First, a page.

State Created Standards for PCMH

Some states have created their own standards for patient-centered primary care (or medical) homes to innovate. For example:

Case Study: Colorado Accountable Care Collaborative

Background

The Colorado Department of Health Care Policy and Financing (HCPF), the state Medicaid agency, began implementing the Colorado ACC in 2011 to “move from a system that rewards high volumes of services to one that rewards high quality of services and better health outcomes.” [i] The ACC is using the PCMH model of comprehensive, coordinated, team-based, and client-centered care as a building block.

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Under the model, primary care medical providers (PCMP), including physicians, nurse practitioners, and physician assistants, contract with the regional care collaborative organization (RCCO) in their practice area to serve as the medical home for assigned enrollees. PCMPs are responsible for providing health care services and assessing non-medical needs such as housing, behavioral health services, and social services. The PCMP and/or the RCCO help clients assess these services.

On top of standard fee-for-service payments, PCMPs receive a per-member/per-month payment (PMPM). They are also eligible for incentive payments for meeting key performance measures. An additional PMPM payment (called Enhanced Primary Care Provider Payment) is made if the provider can document doing at least five of the following:[ii]

  1. Provide appointments at least once a month outside of regular business hours
  2. Provide clinical advice by telephone or secure messaging during and after hours
  3. Use data to identify patients who may need extra services and support
  4. Provide onsite access to behavioral health providers
  5. Administer a behavioral health screening (including substance use) and/or developmental screening for children and has processes to address positive screens
  6. Maintain a list of patients receiving care coordination
  7. Track referrals to specialty care providers and provides the clinical reason for the referral along with pertinent clinical information
  8. Accept new Medicaid clients for the majority of the year
  9. Collaborate with patient/family to develop and update an individual care plan


Case Study: Northside Child Health Center, Montrose, CO

The Northside Child Health Center is a school-based health center located in Montrose, a small rural community on the western slope of Colorado. Northside opened in 2007 and serves as the pediatric safety net clinic for the community. The Montrose School District operates the clinic and employs the SBHC behavioral health provider, family outreach coordinator, and receptionist. They contract with Pediatric Associates to provide the medical services of a nurse practitioner. Northside also partners with the Montrose Community Dental Clinic to provide a dental hygienist part time onsite.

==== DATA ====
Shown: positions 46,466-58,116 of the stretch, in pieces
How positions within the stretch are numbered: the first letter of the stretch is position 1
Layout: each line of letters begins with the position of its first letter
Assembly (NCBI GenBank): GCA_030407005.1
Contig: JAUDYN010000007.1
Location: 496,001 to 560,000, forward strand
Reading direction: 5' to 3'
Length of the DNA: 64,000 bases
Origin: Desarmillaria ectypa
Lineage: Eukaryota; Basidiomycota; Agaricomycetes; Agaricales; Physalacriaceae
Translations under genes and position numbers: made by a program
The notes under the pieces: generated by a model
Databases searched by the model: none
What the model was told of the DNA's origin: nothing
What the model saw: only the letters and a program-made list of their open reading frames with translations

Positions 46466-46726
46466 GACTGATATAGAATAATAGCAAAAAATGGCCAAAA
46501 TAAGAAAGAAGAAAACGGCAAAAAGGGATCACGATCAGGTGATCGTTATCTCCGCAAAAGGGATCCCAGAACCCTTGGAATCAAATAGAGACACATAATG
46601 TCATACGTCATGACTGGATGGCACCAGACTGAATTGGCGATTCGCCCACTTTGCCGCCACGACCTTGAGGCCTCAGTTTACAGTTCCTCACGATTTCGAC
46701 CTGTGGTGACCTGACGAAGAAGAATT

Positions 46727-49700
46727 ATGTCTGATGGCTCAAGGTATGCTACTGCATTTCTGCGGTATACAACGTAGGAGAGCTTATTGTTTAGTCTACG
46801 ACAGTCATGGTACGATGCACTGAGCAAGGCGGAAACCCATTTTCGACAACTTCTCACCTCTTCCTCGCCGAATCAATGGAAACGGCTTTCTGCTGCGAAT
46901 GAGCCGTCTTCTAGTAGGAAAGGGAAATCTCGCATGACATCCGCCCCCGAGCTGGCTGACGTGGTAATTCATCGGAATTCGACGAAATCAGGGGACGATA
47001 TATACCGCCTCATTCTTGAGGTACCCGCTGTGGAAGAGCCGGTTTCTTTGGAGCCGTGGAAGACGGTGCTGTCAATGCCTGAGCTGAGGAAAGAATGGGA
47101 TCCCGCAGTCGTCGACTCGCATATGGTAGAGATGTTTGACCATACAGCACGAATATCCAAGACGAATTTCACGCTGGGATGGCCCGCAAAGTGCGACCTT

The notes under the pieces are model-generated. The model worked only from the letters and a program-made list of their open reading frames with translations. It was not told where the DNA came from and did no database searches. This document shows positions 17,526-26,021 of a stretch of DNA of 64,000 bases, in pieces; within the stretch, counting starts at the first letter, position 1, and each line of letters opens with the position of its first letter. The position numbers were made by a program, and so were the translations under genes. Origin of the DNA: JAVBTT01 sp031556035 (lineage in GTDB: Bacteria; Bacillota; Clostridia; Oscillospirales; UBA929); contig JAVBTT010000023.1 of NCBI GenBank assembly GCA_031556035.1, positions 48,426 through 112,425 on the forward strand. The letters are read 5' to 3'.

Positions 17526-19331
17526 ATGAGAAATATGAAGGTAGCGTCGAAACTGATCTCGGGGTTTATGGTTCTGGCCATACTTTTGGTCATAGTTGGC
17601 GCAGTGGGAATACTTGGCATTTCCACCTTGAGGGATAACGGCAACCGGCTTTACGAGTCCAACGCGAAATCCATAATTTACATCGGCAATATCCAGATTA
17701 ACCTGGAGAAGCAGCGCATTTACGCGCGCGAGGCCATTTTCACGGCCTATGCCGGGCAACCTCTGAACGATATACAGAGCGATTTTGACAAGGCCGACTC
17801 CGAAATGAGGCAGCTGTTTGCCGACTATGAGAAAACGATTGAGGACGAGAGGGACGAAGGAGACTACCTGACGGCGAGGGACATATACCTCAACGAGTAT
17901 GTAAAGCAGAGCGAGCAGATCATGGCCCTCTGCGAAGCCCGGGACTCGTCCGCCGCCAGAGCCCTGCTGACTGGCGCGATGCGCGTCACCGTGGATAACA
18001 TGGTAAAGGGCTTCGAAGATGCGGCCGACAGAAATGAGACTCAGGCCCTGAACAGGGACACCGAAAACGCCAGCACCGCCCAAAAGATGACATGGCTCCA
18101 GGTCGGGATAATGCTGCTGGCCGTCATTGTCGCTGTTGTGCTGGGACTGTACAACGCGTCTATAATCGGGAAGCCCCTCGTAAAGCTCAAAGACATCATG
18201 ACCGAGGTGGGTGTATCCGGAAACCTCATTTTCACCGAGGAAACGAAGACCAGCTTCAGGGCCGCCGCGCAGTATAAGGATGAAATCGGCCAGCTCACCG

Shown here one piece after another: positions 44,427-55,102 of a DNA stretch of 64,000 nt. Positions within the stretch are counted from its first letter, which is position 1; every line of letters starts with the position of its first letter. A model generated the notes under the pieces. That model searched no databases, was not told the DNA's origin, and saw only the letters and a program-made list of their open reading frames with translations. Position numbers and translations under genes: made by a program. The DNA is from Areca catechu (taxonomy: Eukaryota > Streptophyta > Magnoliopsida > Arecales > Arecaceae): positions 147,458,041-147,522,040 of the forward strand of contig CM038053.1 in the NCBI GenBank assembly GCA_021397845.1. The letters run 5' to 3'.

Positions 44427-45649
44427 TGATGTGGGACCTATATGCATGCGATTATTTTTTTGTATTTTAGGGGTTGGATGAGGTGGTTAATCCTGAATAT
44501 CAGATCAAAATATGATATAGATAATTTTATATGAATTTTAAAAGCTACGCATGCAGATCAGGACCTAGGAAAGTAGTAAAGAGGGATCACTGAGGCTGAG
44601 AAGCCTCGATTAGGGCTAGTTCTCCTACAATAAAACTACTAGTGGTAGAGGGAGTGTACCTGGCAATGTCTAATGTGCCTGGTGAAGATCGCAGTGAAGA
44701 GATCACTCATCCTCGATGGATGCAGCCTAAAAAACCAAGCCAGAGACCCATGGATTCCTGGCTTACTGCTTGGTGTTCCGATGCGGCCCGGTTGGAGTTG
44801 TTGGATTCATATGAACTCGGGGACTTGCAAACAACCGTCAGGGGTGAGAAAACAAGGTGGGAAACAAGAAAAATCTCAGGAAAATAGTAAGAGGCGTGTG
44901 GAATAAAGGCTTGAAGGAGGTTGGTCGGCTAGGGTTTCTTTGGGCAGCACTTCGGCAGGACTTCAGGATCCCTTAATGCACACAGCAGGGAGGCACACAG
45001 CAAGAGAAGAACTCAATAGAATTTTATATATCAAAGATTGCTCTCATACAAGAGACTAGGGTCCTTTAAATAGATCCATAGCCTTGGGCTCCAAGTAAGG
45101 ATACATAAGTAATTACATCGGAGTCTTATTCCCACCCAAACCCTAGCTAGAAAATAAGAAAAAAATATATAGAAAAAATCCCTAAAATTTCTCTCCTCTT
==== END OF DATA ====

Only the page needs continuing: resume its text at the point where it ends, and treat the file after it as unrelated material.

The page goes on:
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For Northside, PCMP recognition through the Colorado ACC has the potential to increase their revenues and patient base, but it also allows them to be part of a larger movement to improve the health care delivery system. “It’s important that SBHCs be recognized as high quality clinics by holding themselves accountable to the same PCMH standards as other pediatric practices,” said Jennifer Suchon, MSN, PNP-BC, FNP-BC, Medical Provider and Clinic Director of the Northside Child Health Center (personal communication, March 8, 2016).

The Approach Taken

It took approximately 4-5 months to enroll with the local RCCO, Rocky Mountain Health Plans, once it was determined who would sign the contract (see Challenges below). They currently receive $3/month for each patient who selects or is assigned to the SBHC, in addition to fee-for-service reimbursement. They have not yet applied for Enhanced Primary Care Provider Payments but plan to do so in the near future. This will require that they undergo a practice assessment to document that they meet at least five of the nine criteria before receiving this additional payment.

Challenges

The biggest challenge for Northside was determining the terms of the RCCO contract. The RCCOs are accustomed to contracting with medical entities, which the Montrose School District is not. However, because the Montrose School District operates the SBHC and already had a contract with Rocky Mountain Health Plan, they decided that the Montrose School District would be the contractor. The contract does specify that the medical records are owned by its contracted provider, Pediatric Associates.

Impact

The overall impact has been positive. As predicted, they are generating increased revenues. Ms. Suchon also reports that the process has “nudged” them forward in terms of quality improvement. Their RCCO, which is also the Medicaid Managed Care Organization, requires regular Healthcare Effectiveness Data and Information Set (HEDIS) chart audits.

Being part of the RCCO has increased their visibility and credibility in the community. Ms. Suchon believes their participation will contribute to the long term sustainability of the SBHC as funders and that others will recognize Northside as a sound investment.


References

[i] The Accountable Care Collaborative. (2016). Colorado Department of Health Care Policy and Financing. Retrieved March 8, 2016, from https://www.colorado.gov/pacific/hcpf/accountable-care-collaborative-provider-information

[ii] Accountable Care Collaborative (ACC) Incentive Payments: Enhanced Primary Care Medical Provider definitions page. (2016). Retrieved March 8, 2016, from https://www.colorado.gov/pacific/hcpf/accountable-care-collaborative-acc-incentive-payments

Alternative PCMH Models
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